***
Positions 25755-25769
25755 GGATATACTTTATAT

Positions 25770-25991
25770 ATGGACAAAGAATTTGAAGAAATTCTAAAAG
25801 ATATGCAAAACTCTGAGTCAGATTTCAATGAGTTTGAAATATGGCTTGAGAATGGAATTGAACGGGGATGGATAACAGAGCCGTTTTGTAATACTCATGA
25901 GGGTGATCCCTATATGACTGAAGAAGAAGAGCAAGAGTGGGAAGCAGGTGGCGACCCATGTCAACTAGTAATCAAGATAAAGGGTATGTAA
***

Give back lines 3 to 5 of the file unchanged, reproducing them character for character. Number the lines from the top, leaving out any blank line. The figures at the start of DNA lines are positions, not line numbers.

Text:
Positions 25770-25991
25770 ATGGACAAAGAATTTGAAGAAATTCTAAAAG
25801 ATATGCAAAACTCTGAGTCAGATTTCAATGAGTTTGAAATATGGCTTGAGAATGGAATTGAACGGGGATGGATAACAGAGCCGTTTTGTAATACTCATGA